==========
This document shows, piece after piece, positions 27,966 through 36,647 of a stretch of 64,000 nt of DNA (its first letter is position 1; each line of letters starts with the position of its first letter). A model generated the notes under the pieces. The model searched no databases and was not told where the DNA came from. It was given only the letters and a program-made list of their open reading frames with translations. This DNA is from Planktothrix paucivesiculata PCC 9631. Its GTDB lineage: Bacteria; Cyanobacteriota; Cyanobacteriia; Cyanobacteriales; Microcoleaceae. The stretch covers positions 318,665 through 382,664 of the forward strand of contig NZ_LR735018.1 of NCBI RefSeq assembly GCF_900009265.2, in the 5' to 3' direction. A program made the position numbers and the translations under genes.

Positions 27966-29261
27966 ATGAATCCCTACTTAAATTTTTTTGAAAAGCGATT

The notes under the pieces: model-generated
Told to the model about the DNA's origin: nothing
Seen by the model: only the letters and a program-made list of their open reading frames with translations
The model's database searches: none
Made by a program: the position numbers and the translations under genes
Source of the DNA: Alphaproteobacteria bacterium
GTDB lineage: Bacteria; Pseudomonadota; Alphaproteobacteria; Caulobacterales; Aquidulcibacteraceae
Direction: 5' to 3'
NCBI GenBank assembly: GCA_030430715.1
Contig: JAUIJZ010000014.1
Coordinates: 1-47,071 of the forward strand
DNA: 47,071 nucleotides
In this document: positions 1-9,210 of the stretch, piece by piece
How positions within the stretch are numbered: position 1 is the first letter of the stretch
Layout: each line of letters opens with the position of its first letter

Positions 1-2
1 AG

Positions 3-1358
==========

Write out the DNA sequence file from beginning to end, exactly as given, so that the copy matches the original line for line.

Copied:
This document shows, piece after piece, positions 27,966 through 36,647 of a stretch of 64,000 nt of DNA (its first letter is position 1; each line of letters starts with the position of its first letter). A model generated the notes under the pieces. The model searched no databases and was not told where the DNA came from. It was given only the letters and a program-made list of their open reading frames with translations. This DNA is from Planktothrix paucivesiculata PCC 9631. Its GTDB lineage: Bacteria; Cyanobacteriota; Cyanobacteriia; Cyanobacteriales; Microcoleaceae. The stretch covers positions 318,665 through 382,664 of the forward strand of contig NZ_LR735018.1 of NCBI RefSeq assembly GCF_900009265.2, in the 5' to 3' direction. A program made the position numbers and the translations under genes.

Positions 27966-29261
27966 ATGAATCCCTACTTAAATTTTTTTGAAAAGCGATT

The notes under the pieces: model-generated
Told to the model about the DNA's origin: nothing
Seen by the model: only the letters and a program-made list of their open reading frames with translations
The model's database searches: none
Made by a program: the position numbers and the translations under genes
Source of the DNA: Alphaproteobacteria bacterium
GTDB lineage: Bacteria; Pseudomonadota; Alphaproteobacteria; Caulobacterales; Aquidulcibacteraceae
Direction: 5' to 3'
NCBI GenBank assembly: GCA_030430715.1
Contig: JAUIJZ010000014.1
Coordinates: 1-47,071 of the forward strand
DNA: 47,071 nucleotides
In this document: positions 1-9,210 of the stretch, piece by piece
How positions within the stretch are numbered: position 1 is the first letter of the stretch
Layout: each line of letters opens with the position of its first letter

Positions 1-2
1 AG

Positions 3-1358